The time for Edmonton Oilers to step up is “right now” as brutal home stand winds down

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Game Day 28: Columbus at Edmonton

Tonight the Edmonton Oilers get one last chance to salvage something, anything, out of their season-high six-game home stand. So far, so bad: five consecutive losses, all in regulation.

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Add in a loss in their most recent away game, at Seattle back on Dec 03, and it’s been two long weeks since the Oilers last got a result of any description. After that 5-2 win over Pittsburgh on Dec 01, they had the highest points percentage in the NHL at .762, based on a 16-5-0 record.

Since then, bupkis. In two short (well, “long”) weeks the club has plummeted to the middle of the pack. Entering tonight’s game vs. Columbus Blue Jackets, the Oilers are right on the playoff cut line: 4th in the Pacific Division, 8th in the Western Conference, 16th in the NHL. At this moment they hold the second wild card spot in the West, 1 flimsy point ahead of Winnipeg and San Jose.

What’s gone wrong? Easier to ask “what’s gone right?” to which the only correct answer was coined by Edwin Starr in his hit single War, half a century ago. “Absolutely nothing!”

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Say it again, y’all.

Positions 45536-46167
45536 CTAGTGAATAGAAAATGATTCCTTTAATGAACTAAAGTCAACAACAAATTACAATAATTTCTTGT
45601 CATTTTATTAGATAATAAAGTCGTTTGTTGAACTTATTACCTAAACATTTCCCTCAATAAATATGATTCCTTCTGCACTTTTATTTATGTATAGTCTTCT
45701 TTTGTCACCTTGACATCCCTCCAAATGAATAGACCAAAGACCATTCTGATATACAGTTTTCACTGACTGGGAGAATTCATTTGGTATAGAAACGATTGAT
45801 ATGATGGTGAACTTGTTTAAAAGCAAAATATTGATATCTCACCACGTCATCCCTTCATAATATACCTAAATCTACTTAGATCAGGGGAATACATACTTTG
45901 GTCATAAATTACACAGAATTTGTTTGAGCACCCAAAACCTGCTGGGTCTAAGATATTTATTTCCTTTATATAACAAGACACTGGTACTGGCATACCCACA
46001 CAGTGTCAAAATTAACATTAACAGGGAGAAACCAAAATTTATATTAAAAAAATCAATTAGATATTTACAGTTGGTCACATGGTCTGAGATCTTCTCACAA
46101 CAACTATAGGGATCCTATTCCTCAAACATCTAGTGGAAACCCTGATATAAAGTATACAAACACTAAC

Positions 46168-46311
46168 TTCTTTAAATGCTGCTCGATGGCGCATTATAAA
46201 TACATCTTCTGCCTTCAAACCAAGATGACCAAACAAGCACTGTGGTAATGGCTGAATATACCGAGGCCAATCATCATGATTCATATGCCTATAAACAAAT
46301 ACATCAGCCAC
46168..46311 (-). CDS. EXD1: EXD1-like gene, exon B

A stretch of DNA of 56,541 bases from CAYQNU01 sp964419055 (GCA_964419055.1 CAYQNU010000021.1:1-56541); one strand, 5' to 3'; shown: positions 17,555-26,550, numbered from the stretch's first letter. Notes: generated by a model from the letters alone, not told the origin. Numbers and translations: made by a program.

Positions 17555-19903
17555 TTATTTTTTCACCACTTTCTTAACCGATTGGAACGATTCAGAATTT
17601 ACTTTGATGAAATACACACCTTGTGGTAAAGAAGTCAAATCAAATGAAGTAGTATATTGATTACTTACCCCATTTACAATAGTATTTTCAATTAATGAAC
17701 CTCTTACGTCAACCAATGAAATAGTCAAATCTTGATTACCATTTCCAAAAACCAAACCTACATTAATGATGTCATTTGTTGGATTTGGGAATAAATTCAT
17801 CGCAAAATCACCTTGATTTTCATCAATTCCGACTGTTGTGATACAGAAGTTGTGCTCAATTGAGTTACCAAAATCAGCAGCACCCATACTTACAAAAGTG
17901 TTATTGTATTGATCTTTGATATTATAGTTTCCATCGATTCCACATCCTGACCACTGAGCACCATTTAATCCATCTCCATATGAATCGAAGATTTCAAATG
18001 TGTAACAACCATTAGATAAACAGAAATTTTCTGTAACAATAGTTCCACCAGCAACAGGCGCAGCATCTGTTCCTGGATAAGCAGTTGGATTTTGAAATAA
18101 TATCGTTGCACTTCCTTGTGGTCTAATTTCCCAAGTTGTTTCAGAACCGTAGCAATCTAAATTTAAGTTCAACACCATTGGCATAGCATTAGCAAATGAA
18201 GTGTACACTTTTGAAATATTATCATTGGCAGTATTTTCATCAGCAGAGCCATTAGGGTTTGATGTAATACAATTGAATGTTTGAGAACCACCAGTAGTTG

In the six-game slide, the Oil have:

  • allowed the first goal every game, all of them in the first period
  • trailed after the opening frame each time
  • trailed after the second period each time
  • scored just 9 goals while allowing 24

Simply put, in the last fortnight, the team can’t score and it can’t defend. Other than that, everything’s peachy.

The turnaround from the 9-1-0 start has been almost complete. The Oilers averaged 4.4 goals per game over that heady span, spending 325 minutes in the lead, just 102 trailing. Whereas in the last six the Oil have never once held the lead, and have only been tied for 63 of 360 minutes.

Suffice to say that the Oilers’ play — or at least, their results — with the score tied has been shockingly terrible. During those 63 minutes they have been outshot 45-31 and outscored 9-0. Nine to zero! In barely an hour of hockey, against six different opponents. In scored-tied situations over the past two weeks, they are dead last in the NHL by a considerable margin in both shooting and save percentage, while their PDO of .800  is over 100 basis points behind the second worst club. It’s bad, folks.

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It’s taken a while to build to this point, but the Oilers have had a propensity to start slow for quite some time now. They’ve allowed the first goal in 15 of their past 18 games; put another way, that’s 3 for, 15 against with the score 0-0 over the past six weeks. For quite a while they were able to outscore those early mistakes, ultimately putting up 5 or more goals in 12 of their first 21 games. But as the scoring has dried up in recent times, those persistent early deficits have been mountains, not molehills.